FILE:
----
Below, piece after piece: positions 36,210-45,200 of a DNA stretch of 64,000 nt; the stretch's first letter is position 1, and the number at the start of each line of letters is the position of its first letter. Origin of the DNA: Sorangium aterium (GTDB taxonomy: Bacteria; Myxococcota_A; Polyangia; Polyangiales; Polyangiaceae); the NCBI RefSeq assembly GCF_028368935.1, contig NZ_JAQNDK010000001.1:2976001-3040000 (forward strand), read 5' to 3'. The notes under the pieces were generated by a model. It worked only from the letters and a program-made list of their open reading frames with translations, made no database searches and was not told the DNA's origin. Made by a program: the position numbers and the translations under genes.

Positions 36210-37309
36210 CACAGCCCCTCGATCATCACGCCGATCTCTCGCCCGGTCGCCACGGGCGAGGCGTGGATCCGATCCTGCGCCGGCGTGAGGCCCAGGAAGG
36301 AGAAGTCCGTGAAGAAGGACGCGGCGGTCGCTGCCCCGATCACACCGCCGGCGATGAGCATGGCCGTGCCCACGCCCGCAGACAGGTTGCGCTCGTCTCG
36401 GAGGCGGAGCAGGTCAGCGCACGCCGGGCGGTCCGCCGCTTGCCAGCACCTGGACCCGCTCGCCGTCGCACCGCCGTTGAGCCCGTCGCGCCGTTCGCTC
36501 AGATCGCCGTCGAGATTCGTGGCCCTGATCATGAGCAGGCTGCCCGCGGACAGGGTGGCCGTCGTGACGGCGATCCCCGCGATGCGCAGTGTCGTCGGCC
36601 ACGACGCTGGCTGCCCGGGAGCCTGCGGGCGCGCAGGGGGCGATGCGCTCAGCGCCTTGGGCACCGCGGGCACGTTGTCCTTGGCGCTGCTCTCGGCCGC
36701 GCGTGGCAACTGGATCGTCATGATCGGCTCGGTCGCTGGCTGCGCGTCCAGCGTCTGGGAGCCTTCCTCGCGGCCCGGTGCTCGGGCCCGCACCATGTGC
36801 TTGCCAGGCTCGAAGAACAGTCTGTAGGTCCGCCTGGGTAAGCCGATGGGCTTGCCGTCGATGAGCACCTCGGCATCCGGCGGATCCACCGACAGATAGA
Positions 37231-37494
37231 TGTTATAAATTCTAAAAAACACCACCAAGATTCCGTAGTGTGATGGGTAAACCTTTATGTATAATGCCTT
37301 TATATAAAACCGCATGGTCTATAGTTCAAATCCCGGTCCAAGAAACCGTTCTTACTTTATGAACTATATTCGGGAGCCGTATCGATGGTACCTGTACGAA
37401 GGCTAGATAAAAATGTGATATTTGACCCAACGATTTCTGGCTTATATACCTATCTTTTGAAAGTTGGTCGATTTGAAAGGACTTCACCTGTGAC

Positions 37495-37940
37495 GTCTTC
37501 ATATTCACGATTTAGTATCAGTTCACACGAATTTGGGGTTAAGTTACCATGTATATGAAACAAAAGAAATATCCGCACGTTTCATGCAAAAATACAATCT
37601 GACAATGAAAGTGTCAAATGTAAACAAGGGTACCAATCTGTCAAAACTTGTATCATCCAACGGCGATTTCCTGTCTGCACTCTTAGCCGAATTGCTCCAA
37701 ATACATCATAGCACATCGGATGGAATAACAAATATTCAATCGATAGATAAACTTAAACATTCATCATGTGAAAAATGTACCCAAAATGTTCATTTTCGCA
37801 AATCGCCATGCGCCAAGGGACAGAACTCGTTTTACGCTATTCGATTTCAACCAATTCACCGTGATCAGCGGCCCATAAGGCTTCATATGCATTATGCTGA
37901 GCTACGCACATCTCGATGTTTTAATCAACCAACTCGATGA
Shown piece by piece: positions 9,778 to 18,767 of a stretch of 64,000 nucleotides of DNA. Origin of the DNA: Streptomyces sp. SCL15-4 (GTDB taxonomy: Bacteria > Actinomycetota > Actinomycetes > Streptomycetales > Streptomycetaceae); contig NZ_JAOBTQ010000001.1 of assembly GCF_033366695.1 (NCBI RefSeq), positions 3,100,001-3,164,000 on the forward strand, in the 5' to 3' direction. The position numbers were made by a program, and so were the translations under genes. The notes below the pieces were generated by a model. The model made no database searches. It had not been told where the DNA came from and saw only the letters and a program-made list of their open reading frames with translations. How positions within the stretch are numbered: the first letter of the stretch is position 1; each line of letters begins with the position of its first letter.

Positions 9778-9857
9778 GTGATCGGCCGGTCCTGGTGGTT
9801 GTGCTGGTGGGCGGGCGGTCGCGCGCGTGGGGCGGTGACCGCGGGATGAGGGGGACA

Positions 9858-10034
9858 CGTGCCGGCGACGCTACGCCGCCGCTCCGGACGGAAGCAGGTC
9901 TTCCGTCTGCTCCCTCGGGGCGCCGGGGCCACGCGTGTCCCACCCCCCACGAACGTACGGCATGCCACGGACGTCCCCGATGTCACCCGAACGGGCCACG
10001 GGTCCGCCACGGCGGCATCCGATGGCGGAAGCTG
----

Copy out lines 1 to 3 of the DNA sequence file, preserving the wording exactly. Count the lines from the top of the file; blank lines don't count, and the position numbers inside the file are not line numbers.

Below, piece after piece: positions 36,210-45,200 of a DNA stretch of 64,000 nt; the stretch's first letter is position 1, and the number at the start of each line of letters is the position of its first letter. Origin of the DNA: Sorangium aterium (GTDB taxonomy: Bacteria; Myxococcota_A; Polyangia; Polyangiales; Polyangiaceae); the NCBI RefSeq assembly GCF_028368935.1, contig NZ_JAQNDK010000001.1:2976001-3040000 (forward strand), read 5' to 3'. The notes under the pieces were generated by a model. It worked only from the letters and a program-made list of their open reading frames with translations, made no database searches and was not told the DNA's origin. Made by a program: the position numbers and the translations under genes.

Positions 36210-37309
36210 CACAGCCCCTCGATCATCACGCCGATCTCTCGCCCGGTCGCCACGGGCGAGGCGTGGATCCGATCCTGCGCCGGCGTGAGGCCCAGGAAGG